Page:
Fully implantable neural recording and stimulation interfaces: Peripheral nerve interface applications.

Journal Article (Review;Journal Article)

Background

Peripheral nerve interfacing has many applications ranging from investigation of neural signals to therapeutic intervention for varied diseases. This need has driven technological advancements in the field of electrode arrays and wireless systems for in-vivo electrophysiological experiments. Hence we present our fully implantable, programmable miniaturized wireless stimulation and recording devices.

New method

The method consists of technological advancements enabling implantable wireless recording up to 128 channels with a sampling rate of 50Khz and stimulation up to ±4 mA from 15 independent channels. The novelty of the technique consists of induction charging cages which enables freely moving small animals to undergo continuous electrophysiological and behavioral studies without any impediments. The biocompatible hermetic packaging technology for implantable capsules ensures stability for long-term chronic studies.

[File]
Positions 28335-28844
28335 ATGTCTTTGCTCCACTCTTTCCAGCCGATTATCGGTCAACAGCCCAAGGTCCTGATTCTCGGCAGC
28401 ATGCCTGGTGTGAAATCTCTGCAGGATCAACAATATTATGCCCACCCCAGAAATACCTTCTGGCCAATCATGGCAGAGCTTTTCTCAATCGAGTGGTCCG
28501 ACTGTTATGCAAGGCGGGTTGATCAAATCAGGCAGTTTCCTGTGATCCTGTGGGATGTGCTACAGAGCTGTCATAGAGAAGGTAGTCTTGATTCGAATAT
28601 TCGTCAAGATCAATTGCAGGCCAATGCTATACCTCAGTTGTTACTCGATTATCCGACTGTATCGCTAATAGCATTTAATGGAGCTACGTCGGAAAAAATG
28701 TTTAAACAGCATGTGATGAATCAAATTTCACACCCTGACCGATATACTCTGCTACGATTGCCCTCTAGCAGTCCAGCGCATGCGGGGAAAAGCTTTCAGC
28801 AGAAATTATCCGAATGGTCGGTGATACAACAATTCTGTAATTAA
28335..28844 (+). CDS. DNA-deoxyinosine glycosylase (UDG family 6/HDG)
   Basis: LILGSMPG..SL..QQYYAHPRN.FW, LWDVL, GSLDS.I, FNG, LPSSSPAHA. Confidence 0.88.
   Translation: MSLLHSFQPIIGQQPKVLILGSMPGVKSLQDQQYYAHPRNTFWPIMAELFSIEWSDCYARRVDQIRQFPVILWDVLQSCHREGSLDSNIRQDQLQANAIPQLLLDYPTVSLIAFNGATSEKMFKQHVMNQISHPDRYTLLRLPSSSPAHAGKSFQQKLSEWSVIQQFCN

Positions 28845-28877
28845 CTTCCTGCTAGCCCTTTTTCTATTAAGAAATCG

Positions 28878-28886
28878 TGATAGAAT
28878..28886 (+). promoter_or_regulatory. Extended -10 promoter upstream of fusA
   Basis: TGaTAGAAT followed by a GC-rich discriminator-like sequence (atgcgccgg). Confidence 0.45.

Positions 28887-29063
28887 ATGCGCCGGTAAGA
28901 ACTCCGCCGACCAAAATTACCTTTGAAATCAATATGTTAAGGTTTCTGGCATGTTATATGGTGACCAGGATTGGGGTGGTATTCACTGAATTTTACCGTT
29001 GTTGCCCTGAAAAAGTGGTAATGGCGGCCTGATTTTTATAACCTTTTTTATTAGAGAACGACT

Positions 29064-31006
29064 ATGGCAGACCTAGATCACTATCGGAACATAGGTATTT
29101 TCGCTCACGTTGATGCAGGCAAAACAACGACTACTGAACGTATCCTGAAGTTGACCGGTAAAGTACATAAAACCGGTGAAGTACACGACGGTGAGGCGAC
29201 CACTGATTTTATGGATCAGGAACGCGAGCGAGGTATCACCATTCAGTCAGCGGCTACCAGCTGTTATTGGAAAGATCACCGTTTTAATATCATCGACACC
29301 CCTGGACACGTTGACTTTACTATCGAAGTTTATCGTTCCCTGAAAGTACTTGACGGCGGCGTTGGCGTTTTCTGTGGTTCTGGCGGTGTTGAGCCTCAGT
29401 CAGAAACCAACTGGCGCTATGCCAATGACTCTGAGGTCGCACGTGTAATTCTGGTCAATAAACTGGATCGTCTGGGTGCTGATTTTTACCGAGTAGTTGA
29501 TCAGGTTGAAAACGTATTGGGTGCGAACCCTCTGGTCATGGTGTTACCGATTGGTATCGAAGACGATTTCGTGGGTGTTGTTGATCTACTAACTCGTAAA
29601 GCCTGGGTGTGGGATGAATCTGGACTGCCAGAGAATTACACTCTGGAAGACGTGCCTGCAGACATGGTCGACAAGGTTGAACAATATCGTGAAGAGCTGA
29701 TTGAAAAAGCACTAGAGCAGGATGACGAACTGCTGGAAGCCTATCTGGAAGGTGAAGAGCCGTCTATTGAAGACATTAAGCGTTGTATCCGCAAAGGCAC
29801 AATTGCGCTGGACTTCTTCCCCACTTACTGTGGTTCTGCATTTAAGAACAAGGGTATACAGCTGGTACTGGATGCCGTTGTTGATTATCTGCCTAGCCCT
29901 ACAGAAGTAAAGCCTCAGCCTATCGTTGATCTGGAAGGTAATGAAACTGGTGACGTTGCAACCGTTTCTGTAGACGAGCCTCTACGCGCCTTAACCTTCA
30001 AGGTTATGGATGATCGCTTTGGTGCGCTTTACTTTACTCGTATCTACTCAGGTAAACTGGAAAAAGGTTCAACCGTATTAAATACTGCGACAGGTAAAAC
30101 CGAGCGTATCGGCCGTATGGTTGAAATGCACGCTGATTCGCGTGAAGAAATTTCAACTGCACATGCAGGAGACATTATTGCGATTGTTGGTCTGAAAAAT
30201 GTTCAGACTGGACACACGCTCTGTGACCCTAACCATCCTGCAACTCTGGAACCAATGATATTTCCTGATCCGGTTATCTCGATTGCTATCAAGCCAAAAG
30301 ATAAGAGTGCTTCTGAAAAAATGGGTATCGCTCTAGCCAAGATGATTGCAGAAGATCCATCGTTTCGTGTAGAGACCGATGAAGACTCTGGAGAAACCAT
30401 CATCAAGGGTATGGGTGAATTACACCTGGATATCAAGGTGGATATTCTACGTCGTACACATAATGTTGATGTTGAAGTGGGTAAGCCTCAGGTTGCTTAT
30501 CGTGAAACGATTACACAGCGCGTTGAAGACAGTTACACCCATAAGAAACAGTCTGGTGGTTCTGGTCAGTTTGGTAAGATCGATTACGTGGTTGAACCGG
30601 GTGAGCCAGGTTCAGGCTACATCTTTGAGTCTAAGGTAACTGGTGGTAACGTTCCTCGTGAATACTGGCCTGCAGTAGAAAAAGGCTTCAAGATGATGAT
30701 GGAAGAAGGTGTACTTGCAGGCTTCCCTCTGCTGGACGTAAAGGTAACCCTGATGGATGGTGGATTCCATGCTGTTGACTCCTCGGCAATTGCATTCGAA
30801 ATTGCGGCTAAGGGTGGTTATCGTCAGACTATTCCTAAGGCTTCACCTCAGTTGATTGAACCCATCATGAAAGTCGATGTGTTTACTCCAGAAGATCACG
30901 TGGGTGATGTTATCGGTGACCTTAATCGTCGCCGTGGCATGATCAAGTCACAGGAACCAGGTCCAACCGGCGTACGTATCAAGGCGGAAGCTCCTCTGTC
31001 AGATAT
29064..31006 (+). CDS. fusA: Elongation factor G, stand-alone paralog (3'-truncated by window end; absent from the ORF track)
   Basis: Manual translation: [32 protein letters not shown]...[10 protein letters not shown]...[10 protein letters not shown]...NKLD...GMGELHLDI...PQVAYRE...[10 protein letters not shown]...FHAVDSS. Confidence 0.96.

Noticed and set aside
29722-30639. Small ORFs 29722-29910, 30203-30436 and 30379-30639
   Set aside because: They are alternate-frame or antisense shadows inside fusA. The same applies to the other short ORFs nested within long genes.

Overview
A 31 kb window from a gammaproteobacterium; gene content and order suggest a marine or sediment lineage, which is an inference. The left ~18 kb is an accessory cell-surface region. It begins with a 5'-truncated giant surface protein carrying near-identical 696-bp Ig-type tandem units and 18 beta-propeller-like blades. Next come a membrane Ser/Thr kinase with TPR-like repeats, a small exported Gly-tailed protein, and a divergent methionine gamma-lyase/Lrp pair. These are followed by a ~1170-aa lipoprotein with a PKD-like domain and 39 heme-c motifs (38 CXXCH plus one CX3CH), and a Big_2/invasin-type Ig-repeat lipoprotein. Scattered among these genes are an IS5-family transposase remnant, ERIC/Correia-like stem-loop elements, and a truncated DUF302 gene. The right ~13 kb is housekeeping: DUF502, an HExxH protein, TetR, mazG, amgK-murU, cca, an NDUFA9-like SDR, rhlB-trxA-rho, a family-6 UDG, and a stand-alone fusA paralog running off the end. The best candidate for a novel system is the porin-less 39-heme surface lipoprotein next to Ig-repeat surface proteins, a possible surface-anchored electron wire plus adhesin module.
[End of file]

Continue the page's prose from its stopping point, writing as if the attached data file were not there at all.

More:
Results

Electromyographs wirelessly recorded from leg muscles of a macaque and a rat using implantable technology are presented during different behavioral task studies. The device's simultaneous stimulation and recording capabilities are reported when interfaced with the vagus and pelvic nerves.

Comparison with existing method(s)

The wireless interfacing technology has a large number of recording and stimulating channels without compromising on the signal quality due to sampling rates or stimulating current output capabilities. The induction charging technology along with transceiver and software interface allows experiments on multiple animals to be carried out simultaneously.

Conclusions

This customizable technology using wireless power transmission, reduced battery size, and miniaturized electronics has paved way for a robust, fully implantable, hermetic neural interface system enabling the study of bioelectronic medical therapies.

Full Text

Duke Authors

Cited Authors

  • Deshmukh, A; Brown, L; Barbe, MF; Braverman, AS; Tiwari, E; Hobson, L; Shunmugam, S; Armitage, O; Hewage, E; Ruggieri, MR; Morizio, J

Published Date

  • March 2020

Published In

Volume / Issue

  • 333 /

Start / End Page

  • 108562 -

PubMed ID

  • 31862376

Electronic International Standard Serial Number (EISSN)

  • 1872-678X

International Standard Serial Number (ISSN)

  • 0165-0270

Digital Object Identifier (DOI)

  • 10.1016/j.jneumeth.2019.108562

Language

  • eng